Fair Use and Its Global Paradigm Evolution
46 Pages Posted: 2 Jul 2018
Date Written: July 2, 2018
Legal paradigms change in response to political, economic, social, cultural and technological conditions. While these paradigms have moved from developed to developing countries, they rarely move in the opposite direction. Nevertheless, some transplants from developed countries do involve legal paradigms that align well with the needs, interests, conditions and priorities of developing countries. A case in point is the transplant of the fair use model in U.S. copyright law, which has attracted considerable debate, research and policy attention in the past few decades.
Because legal literature has thus far underanalyzed the transplant of the U.S. fair use model, this article devotes its analysis to fair use transplants. It begins by reviewing the literature concerning paradigm shift, in particular Thomas Kuhn’s seminal work. The article then documents a growing trend toward the worldwide adoption of the U.S. fair use model and a countertrend toward the retention of the status quo. The juxtaposition of these two trends explain why jurisdictions that set out to transplant the U.S. fair use model ended up adopting a hybrid system.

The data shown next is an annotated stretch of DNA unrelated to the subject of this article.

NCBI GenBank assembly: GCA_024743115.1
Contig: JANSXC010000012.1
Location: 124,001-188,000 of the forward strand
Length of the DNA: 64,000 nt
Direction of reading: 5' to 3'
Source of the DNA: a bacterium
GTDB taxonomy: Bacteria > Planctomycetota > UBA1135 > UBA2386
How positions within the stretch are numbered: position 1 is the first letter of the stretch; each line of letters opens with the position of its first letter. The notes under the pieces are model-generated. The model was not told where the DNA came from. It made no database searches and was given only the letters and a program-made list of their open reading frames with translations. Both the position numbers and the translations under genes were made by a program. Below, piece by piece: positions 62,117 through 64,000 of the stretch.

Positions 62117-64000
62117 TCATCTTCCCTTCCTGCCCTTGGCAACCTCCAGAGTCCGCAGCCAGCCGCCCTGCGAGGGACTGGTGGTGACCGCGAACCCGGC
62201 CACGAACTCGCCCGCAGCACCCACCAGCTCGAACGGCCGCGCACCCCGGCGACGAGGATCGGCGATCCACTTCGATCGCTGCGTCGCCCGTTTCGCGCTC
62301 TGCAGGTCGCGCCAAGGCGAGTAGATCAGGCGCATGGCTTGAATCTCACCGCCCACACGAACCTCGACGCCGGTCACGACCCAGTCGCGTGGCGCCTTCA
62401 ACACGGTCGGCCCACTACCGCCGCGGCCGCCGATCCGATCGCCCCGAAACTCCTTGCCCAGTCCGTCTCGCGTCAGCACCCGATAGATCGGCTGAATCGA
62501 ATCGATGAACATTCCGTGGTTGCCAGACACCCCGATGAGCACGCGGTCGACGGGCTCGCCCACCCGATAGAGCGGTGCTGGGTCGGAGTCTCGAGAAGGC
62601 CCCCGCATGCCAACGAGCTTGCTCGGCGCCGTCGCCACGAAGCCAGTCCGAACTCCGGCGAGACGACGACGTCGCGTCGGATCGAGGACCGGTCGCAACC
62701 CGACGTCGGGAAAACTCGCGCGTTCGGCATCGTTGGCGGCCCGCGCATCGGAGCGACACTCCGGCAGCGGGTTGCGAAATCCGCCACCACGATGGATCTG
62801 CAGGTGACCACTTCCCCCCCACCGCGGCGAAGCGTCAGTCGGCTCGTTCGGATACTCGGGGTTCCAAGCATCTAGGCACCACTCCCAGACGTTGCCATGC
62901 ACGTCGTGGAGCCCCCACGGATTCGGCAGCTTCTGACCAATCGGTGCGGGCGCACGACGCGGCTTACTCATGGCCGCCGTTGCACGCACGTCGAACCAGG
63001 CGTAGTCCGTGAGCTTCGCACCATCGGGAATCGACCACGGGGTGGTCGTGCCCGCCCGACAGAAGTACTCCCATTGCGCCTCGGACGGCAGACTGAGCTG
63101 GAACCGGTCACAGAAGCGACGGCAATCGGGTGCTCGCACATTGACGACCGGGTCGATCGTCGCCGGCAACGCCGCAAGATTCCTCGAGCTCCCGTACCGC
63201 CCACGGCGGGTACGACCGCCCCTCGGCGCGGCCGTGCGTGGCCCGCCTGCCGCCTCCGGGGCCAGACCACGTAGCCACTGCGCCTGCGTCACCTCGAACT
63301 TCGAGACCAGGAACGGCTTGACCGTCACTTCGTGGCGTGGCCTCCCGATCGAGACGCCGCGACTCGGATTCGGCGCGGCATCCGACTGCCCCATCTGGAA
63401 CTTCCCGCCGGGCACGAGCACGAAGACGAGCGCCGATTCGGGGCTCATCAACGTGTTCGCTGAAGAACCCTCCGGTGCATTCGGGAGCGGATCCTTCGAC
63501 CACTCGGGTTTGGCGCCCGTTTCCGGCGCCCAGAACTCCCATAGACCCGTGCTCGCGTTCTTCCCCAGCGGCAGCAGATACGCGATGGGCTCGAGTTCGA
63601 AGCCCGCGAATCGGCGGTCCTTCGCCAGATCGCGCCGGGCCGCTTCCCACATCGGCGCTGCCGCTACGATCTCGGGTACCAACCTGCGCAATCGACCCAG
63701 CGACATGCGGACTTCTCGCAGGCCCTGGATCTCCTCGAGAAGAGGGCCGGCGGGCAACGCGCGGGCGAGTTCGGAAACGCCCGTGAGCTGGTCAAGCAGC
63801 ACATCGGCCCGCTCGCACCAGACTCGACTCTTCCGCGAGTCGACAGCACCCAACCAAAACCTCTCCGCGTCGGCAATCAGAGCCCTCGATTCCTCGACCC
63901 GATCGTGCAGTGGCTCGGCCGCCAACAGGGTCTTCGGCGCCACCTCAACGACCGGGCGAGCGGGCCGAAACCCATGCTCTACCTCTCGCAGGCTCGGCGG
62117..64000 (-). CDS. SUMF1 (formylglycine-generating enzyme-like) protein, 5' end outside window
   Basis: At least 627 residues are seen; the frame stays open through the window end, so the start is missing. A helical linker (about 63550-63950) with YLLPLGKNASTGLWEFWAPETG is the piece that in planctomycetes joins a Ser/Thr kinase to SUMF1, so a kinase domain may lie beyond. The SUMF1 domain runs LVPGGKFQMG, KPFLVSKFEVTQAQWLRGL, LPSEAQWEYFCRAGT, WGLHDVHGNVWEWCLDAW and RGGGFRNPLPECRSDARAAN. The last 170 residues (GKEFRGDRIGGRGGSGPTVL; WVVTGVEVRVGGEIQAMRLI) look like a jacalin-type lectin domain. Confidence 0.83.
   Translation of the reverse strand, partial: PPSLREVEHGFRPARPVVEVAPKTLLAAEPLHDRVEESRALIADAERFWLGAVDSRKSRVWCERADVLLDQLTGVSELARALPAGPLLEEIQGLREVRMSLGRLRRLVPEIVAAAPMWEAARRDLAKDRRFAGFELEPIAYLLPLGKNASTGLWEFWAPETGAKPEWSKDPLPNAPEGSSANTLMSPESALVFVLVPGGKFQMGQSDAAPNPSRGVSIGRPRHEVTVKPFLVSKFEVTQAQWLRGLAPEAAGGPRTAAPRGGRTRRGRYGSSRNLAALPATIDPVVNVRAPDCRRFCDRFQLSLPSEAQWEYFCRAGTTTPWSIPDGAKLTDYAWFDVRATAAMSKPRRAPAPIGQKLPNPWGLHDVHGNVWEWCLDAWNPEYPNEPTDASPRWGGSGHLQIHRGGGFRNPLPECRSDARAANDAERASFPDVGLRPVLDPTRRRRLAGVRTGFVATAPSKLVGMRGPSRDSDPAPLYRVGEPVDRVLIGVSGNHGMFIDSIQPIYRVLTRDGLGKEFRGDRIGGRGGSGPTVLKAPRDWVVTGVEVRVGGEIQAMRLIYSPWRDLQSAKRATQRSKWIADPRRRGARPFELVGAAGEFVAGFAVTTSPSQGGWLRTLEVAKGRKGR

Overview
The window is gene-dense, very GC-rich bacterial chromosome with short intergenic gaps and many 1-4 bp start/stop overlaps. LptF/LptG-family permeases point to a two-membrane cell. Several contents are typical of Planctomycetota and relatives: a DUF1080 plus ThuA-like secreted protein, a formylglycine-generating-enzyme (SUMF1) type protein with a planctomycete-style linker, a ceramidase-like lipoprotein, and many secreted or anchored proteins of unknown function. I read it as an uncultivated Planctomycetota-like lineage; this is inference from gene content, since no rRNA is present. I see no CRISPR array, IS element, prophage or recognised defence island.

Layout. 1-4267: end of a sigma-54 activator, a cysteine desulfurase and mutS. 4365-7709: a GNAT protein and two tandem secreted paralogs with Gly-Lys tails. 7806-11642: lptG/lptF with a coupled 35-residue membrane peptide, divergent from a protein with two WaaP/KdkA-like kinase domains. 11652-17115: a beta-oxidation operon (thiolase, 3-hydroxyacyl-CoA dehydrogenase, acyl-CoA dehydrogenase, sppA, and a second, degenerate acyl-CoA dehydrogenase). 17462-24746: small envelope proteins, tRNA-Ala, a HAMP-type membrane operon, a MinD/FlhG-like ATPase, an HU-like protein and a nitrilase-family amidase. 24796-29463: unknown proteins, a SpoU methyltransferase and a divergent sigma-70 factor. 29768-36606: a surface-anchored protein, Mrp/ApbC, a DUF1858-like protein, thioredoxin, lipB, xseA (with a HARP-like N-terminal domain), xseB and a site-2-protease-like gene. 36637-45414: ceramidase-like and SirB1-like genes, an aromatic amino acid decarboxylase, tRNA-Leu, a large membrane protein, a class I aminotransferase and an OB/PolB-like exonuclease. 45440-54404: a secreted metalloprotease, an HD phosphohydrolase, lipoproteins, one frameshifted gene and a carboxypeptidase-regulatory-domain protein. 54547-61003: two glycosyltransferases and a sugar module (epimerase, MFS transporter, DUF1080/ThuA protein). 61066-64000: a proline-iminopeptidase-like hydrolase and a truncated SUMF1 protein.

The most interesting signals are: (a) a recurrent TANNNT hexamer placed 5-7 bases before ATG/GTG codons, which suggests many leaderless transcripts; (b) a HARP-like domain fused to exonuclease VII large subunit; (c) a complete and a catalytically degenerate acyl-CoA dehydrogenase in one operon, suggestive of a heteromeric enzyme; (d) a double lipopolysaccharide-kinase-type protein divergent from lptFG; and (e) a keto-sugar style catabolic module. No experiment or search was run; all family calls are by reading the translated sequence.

The second half of this article interrogates the different primary causes behind such a paradigm evolution. While many possible factors exist within and outside the legal system, the discussion focuses on those relating to intellectual property law, international and comparative law, and the legislative process. The article concludes with recommendations concerning future efforts to broaden copyright limitations and exceptions in the United States and across the world. Specifically, it outlines six courses of actions that seek to improve these reform efforts. It further identifies three modalities of evolution that can help tailor the transplanted fair use paradigm to local needs, interests, conditions and priorities.
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